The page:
The fabrication of the microfluidic devices consisted of the following steps: mask design and printing; wafers fabrication; soft lithography; PDMS layers assembly and PDMS-glass bonding. Masks were designed using AutoCAD 2017, and low-resolution photomasks were printed at Selba S.A. (Supplementary Data 1).

For each device, two micropatterned silicon wafers were created, one for the flow layer (FL-W) and the second one for the control layer (CL-W). Before coating, standard silicon wafers were dehydrated at 200 °C on a hot plate for 30 min. The FL-W was produced by spin-coating SU8-2025 photoresist onto a wafer at 3000 rpm for 30 s, to generate a 30-µm thick layer, and soft-backed at 65 °C for 1 min, followed by incubation at 95 °C for 5.5 min. The photoresist was crosslinked under 155 mJ/cm2 UV light for 11.5 s, and the wafer backed at 65 °C for 1 min, followed by incubation at 95 °C for 5 min. The wafer was developed by immersion into propylene glycol methyl ether acetate (PGMEA) for 4 min and washed with isopropanol. The CL-W was generated by spin-coating the SU8-2100 photoresist onto a standard silicon wafer at 1500 rpm for 30 s, to generate a 200-µm thick layer, and soft-backed at 65 °C for 5 min, followed by incubation at 95 °C for 20 min. The photoresist was crosslinked under 240 mJ/cm2 UV light for 21.8 s, and the wafer backed at 65 °C for 5 min, followed by incubation at 95 °C for 10 min. The wafer was developed by immersion into PGMEA for 15 min and washed with isopropanol. The FL-W and CL-W were hard-backed at 180 °C for 2 h, and silanized with a drop of Trichloro (1H,1H,2H,2H-perfluorooctyl) silane under a vacuum chamber overnight. The height of the microchannels was confirmed using a profilometer DektakXT (Bruker).

The FL-W and CL-W were used as molds for PDMS soft lithography. To promote bonding between the two layers, we used a different amount of cross-linking agent, which diffuses from the layer with the highest concentration to the layer with the lowest concentration. The FL-W was covered with a degassed mixture of 20 g of silicone elastomer SYLGARD 184 (Dow Corning) and 1 g of cross-linking agent (20:1 ratio), spin-coated at 1500 rpm for 60 s to obtain a 50-µm thick layer, incubated at room temperature for 20 min on a flat surface, and baked at 80 °C for 18 min. The CL-W was placed into a square Petri dish and covered with a degassed mixture of 40 g of silicone elastomer and 8 g of cross-linking agent (5:1 ratio), further degassed for 30 min in a vacuum chamber, baked at 60 °C for 30 min, and the patterned PDMS area was cut with a blade and gently separated from the mold.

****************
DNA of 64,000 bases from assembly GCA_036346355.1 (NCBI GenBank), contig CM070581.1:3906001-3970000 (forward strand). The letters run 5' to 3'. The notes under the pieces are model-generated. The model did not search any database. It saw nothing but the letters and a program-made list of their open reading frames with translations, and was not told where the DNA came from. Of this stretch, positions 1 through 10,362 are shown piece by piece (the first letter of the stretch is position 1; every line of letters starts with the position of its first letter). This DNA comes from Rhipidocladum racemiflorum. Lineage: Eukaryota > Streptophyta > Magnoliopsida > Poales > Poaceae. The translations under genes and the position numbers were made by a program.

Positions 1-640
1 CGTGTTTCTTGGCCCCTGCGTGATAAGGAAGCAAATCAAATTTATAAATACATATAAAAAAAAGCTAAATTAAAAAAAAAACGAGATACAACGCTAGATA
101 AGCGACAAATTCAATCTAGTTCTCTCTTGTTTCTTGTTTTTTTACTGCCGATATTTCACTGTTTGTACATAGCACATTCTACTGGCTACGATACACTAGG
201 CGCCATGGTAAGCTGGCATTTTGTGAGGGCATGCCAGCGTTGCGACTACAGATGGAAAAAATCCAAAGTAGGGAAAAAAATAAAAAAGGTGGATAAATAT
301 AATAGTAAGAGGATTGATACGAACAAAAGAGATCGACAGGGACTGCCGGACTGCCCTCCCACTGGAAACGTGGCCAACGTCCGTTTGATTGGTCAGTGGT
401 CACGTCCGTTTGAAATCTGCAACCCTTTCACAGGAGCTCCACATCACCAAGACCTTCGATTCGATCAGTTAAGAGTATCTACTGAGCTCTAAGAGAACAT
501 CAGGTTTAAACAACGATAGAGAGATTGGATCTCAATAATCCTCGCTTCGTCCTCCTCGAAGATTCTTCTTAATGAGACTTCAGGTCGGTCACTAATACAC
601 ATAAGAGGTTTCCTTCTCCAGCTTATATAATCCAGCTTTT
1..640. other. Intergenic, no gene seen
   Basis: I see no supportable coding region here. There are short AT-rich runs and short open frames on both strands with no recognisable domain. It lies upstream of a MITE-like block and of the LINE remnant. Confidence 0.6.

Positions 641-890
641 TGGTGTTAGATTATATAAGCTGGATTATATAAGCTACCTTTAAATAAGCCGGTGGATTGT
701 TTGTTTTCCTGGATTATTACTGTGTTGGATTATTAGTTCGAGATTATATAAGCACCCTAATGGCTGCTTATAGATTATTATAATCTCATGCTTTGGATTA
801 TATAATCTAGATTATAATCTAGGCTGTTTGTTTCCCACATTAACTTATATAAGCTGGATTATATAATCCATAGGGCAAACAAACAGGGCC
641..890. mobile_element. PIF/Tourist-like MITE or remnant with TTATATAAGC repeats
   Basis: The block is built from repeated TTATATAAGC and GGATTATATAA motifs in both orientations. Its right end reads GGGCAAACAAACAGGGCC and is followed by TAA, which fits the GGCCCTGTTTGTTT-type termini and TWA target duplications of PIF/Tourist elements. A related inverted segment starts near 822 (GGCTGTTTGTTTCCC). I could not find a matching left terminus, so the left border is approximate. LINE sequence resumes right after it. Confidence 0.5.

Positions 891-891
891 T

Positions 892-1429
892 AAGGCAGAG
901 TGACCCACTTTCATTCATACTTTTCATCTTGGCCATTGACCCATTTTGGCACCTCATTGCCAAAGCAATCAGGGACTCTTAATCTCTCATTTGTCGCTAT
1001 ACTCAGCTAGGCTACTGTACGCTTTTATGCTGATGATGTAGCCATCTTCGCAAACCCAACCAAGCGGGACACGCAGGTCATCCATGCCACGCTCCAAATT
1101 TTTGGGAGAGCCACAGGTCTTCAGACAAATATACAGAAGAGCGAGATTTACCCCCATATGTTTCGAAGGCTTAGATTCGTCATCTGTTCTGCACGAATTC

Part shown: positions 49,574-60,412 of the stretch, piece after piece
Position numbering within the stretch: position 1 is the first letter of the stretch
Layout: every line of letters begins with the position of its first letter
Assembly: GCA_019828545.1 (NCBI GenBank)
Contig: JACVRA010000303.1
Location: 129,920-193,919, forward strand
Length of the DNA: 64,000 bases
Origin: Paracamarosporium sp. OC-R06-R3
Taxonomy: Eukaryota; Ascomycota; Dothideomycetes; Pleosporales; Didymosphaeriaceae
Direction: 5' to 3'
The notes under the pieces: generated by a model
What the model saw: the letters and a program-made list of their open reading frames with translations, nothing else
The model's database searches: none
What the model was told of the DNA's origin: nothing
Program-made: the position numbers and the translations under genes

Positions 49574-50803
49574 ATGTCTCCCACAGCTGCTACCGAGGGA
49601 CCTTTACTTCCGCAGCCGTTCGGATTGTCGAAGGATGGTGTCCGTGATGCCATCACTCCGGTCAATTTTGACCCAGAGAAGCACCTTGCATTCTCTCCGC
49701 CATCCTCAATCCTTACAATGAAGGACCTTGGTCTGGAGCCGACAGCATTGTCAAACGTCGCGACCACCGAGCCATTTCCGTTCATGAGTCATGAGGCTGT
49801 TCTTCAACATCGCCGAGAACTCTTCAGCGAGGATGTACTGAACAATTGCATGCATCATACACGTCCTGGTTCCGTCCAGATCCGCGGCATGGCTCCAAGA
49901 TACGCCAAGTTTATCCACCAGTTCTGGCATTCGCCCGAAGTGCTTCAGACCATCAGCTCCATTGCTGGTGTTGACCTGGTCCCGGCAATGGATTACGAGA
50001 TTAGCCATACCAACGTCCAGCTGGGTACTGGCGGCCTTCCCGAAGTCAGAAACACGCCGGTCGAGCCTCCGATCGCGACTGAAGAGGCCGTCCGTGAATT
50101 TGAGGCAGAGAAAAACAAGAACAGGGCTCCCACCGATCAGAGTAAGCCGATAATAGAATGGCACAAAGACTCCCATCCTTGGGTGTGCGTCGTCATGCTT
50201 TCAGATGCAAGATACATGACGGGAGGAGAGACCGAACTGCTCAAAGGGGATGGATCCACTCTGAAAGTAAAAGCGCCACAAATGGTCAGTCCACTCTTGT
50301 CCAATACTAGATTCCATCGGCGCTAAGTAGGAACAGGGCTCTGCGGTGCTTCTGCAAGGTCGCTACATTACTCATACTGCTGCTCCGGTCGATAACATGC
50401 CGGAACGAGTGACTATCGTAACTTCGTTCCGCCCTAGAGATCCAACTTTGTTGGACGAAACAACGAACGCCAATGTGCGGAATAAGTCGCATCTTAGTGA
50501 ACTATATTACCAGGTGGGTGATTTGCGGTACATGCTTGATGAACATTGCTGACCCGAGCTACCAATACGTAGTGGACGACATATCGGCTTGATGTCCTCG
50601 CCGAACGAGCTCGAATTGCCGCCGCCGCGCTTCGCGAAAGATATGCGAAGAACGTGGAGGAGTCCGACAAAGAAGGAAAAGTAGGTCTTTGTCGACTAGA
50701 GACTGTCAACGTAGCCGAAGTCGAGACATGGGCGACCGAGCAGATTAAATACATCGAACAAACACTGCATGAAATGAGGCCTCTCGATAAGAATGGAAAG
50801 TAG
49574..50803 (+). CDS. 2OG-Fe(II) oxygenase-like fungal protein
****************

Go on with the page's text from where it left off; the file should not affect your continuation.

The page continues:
The inlet ports were generated using a biopsy punch (1.0 mm OD, Harris Uni-Core). The PDMS CL was manually aligned with the FL, using the circular chambers in the two layers as references. Metallic connectors (0.8/1.2 mm ID/OD, Phymep) were inserted into the inlet port of the top element. Finally, the merged FL and CL were immersed in a degassed mixture of 30 g of silicone elastomer and 3 g of cross-linking agent (10:1 ratio), placed in a vacuum chamber for 30 min until degassing was completed, and baked at 80 °C overnight. The whole PDMS assembly was gently separated from the FL-W, the metallic connectors were unplugged from the inlet and outlet ports of the CL, and the inlet and outlet ports of the FL were generated with a biopsy punch (1.0 mm OD).

The PDMS assembly was bonded with a glass coverslip by oxygen plasma treatment. For the single-condition device we used a 24 × 50 × 0.175 mm coverslip, and for the 5-condition platform we used a 40 × 60 × 0.175 mm coverslip. Coverslips were cleaned with isopropanol prior to plasma treatment. Both the coverslip and the PDMS assembly, with the microchannels facing upward, were placed inside the plasma chamber. Initially the vacuum was created until 0.1 mbar, then oxygen was injected until a pressure of 0.25 mbar was reached, and the treatment was maintained for 30 s for the single-condition device, and for 60 s for the 5-condition device. Upon plasma activation, the PDMS assembly was placed on the coverslip and incubated at 80 °C overnight to complete the bonding. For decontamination, the device was exposed to ozone/UV treatment for 15 min inside a UVO-Cleaner (Jelight) and stored in a sterile 20-mm petri dish.

Characterization of PDMS membrane deformation